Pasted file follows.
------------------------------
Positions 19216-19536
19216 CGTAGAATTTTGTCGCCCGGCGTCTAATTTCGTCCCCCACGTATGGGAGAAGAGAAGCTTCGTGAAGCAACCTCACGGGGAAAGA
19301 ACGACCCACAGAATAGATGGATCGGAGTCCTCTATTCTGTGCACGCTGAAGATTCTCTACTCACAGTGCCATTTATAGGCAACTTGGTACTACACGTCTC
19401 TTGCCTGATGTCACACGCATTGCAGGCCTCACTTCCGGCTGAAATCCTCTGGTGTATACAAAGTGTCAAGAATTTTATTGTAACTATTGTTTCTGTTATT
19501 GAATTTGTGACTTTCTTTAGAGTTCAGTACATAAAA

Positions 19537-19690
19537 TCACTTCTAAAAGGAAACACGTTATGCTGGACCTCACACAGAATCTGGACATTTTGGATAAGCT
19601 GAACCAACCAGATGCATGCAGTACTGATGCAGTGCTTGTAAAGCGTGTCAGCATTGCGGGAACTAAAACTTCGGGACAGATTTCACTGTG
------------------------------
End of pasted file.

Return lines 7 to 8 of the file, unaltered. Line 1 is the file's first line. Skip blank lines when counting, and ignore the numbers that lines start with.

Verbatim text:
19537 TCACTTCTAAAAGGAAACACGTTATGCTGGACCTCACACAGAATCTGGACATTTTGGATAAGCT
19601 GAACCAACCAGATGCATGCAGTACTGATGCAGTGCTTGTAAAGCGTGTCAGCATTGCGGGAACTAAAACTTCGGGACAGATTTCACTGTG